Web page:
= More on Rhonda Glenn, the first female anchor on ESPN in 1981, then an ABC Sports golf commentator who also authored the “Illustrated History of Women’s Golf” in 1992. ESPNw.com writer Mechelle Voepel also writes about Glenn’s contributions here.
Both Gordon and Glenn passed away on Thursday of last week.
== Former longtime ESPN pit reporter Jamie Little does her first race as a member of the Fox crew for Sunday’s Daytona 500 (10 a.m. Channel 11), making her the first female pit reporter to work both this race and the Indianapolis 500. Mike Joy, Darrell Waltrip and Larry McReynolds the race for the 12th time together. This is also the 40th Daytona 500 that Joy had worked.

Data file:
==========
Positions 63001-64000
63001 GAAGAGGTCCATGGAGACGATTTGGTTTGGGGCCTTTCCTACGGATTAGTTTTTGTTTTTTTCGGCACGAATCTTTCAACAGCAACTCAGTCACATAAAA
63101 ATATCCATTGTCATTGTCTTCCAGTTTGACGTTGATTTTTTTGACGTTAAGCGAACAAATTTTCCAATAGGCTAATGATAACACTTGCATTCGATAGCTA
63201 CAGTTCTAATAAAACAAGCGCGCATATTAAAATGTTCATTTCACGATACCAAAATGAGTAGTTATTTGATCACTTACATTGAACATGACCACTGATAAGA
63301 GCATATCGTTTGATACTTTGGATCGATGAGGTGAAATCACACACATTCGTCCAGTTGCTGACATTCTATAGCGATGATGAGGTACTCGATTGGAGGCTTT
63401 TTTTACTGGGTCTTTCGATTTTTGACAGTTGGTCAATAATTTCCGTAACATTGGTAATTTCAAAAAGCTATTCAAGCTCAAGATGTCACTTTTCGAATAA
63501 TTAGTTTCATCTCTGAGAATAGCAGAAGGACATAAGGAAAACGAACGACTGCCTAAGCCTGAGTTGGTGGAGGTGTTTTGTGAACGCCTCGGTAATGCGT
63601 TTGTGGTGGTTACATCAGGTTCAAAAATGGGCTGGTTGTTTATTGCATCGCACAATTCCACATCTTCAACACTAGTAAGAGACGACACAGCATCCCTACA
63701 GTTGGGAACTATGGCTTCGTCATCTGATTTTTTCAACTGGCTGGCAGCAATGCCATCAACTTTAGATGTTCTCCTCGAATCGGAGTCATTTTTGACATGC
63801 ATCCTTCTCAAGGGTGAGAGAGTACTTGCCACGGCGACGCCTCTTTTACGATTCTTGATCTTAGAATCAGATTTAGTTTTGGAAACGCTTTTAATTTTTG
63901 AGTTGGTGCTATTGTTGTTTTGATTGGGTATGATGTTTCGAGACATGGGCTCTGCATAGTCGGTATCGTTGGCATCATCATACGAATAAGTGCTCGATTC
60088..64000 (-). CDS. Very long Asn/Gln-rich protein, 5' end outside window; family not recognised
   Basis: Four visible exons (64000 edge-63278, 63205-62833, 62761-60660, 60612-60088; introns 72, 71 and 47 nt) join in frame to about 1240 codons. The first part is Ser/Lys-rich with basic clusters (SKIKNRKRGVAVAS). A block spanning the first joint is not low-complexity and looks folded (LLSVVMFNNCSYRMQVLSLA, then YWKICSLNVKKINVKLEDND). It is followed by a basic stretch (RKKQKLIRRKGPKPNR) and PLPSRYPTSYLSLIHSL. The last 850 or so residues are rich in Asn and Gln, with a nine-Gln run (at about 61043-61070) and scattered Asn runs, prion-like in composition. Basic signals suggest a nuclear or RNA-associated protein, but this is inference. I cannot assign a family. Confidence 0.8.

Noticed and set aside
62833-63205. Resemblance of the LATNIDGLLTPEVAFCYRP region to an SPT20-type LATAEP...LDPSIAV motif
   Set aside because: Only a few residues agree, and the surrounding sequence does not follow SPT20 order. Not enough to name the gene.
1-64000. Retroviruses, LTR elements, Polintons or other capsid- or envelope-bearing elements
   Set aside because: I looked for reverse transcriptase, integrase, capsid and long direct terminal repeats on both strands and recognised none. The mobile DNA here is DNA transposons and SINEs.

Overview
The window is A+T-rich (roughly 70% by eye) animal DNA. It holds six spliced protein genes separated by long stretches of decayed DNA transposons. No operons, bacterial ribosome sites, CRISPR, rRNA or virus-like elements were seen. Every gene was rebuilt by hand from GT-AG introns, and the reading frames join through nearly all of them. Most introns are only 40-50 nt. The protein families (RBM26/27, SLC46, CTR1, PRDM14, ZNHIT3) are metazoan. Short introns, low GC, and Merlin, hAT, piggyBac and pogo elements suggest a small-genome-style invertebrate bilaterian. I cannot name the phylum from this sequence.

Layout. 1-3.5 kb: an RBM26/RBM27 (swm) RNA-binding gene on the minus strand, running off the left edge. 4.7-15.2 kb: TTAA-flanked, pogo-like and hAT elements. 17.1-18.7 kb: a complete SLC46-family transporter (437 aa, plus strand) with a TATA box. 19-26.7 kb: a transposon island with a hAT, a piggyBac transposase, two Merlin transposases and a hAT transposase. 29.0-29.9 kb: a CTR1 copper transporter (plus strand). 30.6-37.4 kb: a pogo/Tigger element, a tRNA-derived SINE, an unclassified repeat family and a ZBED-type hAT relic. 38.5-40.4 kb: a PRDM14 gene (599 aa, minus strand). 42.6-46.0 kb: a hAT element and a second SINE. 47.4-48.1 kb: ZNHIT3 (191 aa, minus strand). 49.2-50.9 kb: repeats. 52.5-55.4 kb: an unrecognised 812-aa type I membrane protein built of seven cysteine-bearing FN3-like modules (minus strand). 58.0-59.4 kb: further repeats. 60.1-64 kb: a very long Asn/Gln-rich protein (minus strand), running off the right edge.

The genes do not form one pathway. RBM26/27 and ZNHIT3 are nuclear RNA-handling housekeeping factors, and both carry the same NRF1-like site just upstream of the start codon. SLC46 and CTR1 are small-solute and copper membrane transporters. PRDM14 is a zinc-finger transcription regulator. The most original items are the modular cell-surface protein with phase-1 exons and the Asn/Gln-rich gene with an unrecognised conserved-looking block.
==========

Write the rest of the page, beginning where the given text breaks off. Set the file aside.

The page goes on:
== Was it really a “disgrace” that Dick Vitale wasn’t part of ESPN’s Duke-North Carolina game coverage on Wednesday (which went head-to-head with the UCLA-Arizona State game on ESPN2)? Did it warrant a five-graph story by the Associated Press to make sure everyone else knew that Jay Bilas and Dan Schulman would be perfectly fine doing the game alone, as they did? Or Vitale actually reacting to it in the Raleigh News Observer? Those reading between the lines sense ESPN is telling the 75-year-old Vitale that he’s headed down the same rabbit hole that current 75-year-old Brent Musburger was recently escorted into. Vitale, according to the data, has done about 50 Duke-North Carolina games since joining the network in December, 1979.
== Have a question for MLB historian John Thorn? He’s actually try to answer it beyond the 140 characters of Twitter, as his blog thing suggests.